For a period piece, the diversity is better that what I would have guessed, it’s subtle but very effective. It’s not pandering and very much feels like they picked the right actors for these specific roles.

Speaking of actors, the cast is incredible, the movie is well cast. Like I said in my trailer reaction, Helena Bonham Carter tells you everything you need to know about her character with her casting alone. Obviously the movie gives you more, but I felt I understood who Enola’s mom was without needing an excessive amount of backstory. Sam Claflin and Henry Cavill make a great Mycroft and Sherlock Holmes, they work well as a pair and that’s particularly true for Cavill’s Sherlock. Millie Bobby Brown is perfect in the role, from the breaking of the forth wall to the actions scenes. She makes a compelling Enola, who is not afraid to use all the tools at her disposal, privilege included, to help. The movie goes full girl power but there is no role reversal for the love interest and Louis Partridge does a fantastic job, he’s great match with Brown.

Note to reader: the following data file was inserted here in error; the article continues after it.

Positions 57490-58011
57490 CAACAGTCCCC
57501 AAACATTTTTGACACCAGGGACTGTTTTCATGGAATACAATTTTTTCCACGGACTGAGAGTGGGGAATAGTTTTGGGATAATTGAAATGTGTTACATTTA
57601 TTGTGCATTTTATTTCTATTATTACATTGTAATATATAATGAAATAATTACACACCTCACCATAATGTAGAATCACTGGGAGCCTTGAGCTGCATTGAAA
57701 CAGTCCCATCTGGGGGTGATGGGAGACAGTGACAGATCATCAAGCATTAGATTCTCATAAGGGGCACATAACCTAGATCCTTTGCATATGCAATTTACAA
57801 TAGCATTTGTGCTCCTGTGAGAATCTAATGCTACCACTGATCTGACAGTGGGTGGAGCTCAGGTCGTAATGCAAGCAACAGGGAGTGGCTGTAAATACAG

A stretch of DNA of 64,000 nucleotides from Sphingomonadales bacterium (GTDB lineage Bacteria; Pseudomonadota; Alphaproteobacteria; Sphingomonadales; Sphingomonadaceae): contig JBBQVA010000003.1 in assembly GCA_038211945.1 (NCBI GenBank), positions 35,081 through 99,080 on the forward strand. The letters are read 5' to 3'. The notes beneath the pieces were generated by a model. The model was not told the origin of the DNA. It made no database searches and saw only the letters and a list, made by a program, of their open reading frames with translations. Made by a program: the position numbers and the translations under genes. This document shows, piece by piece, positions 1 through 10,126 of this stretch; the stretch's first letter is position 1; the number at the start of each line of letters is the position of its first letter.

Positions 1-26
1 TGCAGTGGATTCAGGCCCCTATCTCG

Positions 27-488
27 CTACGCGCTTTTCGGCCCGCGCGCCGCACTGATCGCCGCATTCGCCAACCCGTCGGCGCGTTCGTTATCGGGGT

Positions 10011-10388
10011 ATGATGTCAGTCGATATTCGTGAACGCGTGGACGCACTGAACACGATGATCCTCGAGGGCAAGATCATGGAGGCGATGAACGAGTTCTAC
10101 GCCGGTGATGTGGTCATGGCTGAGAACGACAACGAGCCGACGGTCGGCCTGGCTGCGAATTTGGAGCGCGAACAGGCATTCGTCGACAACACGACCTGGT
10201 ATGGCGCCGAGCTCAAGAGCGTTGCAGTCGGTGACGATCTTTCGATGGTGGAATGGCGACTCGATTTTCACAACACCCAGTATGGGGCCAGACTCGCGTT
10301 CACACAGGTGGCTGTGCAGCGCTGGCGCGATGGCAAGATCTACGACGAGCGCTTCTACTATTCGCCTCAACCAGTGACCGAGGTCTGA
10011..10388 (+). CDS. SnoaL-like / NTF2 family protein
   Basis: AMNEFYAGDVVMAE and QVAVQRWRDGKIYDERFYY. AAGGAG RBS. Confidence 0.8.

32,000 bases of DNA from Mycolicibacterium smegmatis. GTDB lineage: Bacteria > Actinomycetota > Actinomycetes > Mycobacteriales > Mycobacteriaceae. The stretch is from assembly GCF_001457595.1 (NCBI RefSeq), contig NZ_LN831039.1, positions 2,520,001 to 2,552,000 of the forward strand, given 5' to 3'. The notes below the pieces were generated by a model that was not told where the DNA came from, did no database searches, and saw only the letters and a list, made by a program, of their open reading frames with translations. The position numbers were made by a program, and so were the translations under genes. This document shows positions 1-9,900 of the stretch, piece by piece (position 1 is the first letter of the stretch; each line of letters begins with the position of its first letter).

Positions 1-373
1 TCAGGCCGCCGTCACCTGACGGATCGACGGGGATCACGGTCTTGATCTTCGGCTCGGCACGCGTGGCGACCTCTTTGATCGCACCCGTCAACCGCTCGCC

The production design, the score, costumes, the directing, writing and acting compliment each other. It makes for a very entertaining movie that I wouldn’t mind rewatching, or see a follow up story, there are six books after all.

Rating: 8.5 out of 10.

The book:

Get it here

TV Review: Netflix’s Dracula (Mini-series)

Created by Steven Moffat and Mark Gatiss (Sherlock, Doctor Who) this newest adaptation of Bram Stoker’s Dracula stars danish actor Claes Bang in the titular role.